Susan Watson’s ‘The Time of the Angels’ (p.61-68 in Long Poem Magazine issue 21, spring 2019.)
Warning: Enthusing in progress…
Susan’s Watson’s poem, or sequence, is divided into pieces of varying length and form, each with its own title. The prose introduction states that in 1979 its author was writing an honours thesis on Sir Thomas Malory’s ‘Morte D’Arthur’. It also refers to ‘the‘end of an era’ marked by the election of Margaret Thatcher in May 1979. The poems are written in third person ‘because I wanted to distance myself from the nameless young woman reading.’
Literary criticism and autobiography made into public art. It’s a very impressive balancing act.
Of all the poems in the magazine, I read this one first for a very superficial reason. If I were to take one book to a desert Island, I’d take an untranslated Malory. This is the only book I’ve written poems to and about. So, there’s an element of envy in the admiration that follows.
There’s also a personal irony; in 1980, I was planning to write an honours thesis on Malory. I was gently but firmly told to do something else. Had I been allowed to follow my obsession, A Presentment of Englishry (Shearsman 2019) might be about Malory, Lollards and the War of the Roses and not Laȝamon, Anarchy and the legendary history.
I start with this because I recognise the quality of Watson’s reading of Malory. There are other fine poems in the magazine, but this one stands out.
The first poem in the sequence is called ‘Why she began to fall in love with the works of Sir Thomas Malory’.
It stands as an overture to the rest of the sequence. Each of its irregular, short stanzas presents a reason ‘why’, but each introduces ideas and images that are picked up, extended and passed on as the sequence unfolds. This means the intelligence is there, in the architecture, where it should be if a sequence is to be more than a collection of random pieces.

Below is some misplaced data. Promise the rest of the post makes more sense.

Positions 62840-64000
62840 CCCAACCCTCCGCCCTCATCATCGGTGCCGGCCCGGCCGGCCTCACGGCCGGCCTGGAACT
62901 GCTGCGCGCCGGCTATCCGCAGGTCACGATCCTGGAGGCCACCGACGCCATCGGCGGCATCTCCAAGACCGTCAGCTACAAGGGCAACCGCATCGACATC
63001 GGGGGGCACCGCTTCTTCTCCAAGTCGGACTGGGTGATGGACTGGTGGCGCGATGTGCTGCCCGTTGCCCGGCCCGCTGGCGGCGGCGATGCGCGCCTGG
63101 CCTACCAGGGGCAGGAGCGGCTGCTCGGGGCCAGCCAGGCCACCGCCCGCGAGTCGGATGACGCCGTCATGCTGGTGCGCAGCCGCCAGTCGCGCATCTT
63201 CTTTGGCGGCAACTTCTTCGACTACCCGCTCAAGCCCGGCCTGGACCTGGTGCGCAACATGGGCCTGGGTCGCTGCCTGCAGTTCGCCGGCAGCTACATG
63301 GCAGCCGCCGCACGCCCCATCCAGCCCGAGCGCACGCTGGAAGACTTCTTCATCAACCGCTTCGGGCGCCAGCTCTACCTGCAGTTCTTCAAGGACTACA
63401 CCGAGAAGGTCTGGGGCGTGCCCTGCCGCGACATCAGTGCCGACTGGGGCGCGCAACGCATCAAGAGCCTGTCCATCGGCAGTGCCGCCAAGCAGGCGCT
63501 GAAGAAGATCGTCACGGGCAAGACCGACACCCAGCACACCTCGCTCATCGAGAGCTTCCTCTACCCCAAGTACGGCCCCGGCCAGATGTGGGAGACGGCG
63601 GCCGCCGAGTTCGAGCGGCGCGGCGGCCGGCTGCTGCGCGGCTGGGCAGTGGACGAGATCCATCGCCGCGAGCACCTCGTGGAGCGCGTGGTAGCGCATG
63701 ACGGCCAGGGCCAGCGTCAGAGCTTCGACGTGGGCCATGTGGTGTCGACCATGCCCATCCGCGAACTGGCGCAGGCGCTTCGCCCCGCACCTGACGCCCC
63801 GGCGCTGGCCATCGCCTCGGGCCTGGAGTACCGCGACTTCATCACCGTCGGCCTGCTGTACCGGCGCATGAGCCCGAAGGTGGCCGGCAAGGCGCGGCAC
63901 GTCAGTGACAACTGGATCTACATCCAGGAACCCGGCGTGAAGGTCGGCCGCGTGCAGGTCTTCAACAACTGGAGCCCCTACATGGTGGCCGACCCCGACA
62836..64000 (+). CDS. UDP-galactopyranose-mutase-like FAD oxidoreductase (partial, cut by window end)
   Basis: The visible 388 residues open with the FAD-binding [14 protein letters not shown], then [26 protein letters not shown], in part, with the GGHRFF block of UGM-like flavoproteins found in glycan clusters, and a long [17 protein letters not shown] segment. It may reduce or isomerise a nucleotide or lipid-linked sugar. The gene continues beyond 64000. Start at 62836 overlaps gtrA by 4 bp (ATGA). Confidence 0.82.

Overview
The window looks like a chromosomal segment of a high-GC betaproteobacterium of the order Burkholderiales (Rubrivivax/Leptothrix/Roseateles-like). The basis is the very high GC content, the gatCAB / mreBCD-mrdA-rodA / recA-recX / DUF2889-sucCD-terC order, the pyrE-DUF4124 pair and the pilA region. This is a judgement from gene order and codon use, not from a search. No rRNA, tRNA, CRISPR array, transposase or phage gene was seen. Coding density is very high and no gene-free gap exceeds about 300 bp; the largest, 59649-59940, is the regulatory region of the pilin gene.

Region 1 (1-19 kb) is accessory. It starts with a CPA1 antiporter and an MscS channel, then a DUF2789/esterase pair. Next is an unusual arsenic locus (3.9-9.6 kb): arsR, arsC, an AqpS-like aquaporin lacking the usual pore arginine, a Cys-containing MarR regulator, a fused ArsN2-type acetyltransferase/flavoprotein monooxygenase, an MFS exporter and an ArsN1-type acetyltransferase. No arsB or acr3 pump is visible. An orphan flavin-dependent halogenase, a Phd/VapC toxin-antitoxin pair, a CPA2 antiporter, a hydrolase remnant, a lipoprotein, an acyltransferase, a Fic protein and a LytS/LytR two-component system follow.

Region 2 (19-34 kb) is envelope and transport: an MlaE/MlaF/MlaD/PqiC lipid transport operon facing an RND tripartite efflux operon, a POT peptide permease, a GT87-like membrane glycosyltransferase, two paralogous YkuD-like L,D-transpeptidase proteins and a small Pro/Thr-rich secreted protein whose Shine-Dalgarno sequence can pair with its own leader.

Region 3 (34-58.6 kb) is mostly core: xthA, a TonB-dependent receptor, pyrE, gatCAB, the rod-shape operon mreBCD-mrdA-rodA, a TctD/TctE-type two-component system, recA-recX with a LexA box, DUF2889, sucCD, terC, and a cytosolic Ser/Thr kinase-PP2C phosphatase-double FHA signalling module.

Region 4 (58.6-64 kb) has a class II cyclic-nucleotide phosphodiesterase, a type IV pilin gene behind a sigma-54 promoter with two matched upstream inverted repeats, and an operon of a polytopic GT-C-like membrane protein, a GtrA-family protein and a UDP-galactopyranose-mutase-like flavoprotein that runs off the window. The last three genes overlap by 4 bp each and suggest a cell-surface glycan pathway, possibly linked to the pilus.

This first poem begins:
Because of the narrative voice
a plain voice threading beads
The first two lines announce the validity of the reading, and the writer’s skill: the unobtrusive metaphor is effective as a description of Malory’s style. The idea of things in sequence, like beads on a thread, how they can be similar and yet vary, how repetition can be a form of variation, are all important ideas in what follow in the poem.
As a reading of Malory, the sequence provides interesting ways of rethinking the book. Malory’s knights eagerly fewter their spears and charge at each other before the hat has time to drop. Sir Thomas obviously loved to write about their endless foynings and slashings. But as Watson points out the ‘customary moves’ of this ‘courtly love dance’ repeated so many times, like those almost identical beads on the thread, lead up to the sudden shock of their disappearance in the combat between Mordred and Arthur.
At one point Watson describes the act of academic writing:
She’d already explained all the things
That blood meant and means
In those customary terms that she had borrowed
which felt like a great sheet of iron
preventing things she really thought and meant
But the poems, not being essays, have the freedom to move around those sheets of iron, to explore and suggest possibilities, to make their own links.
Initially, Maying reads like a reflection on one of Malory’s most famous passages, alternating its long lines, some about the passage, some evoke the physical reality of reading, but then the piece bends gently to suggest something about Malory himself while perhaps also suggesting something about the poet’s life and choices at that time. To get that many things happening coherently in a poem is a tribute to the writer’s skill.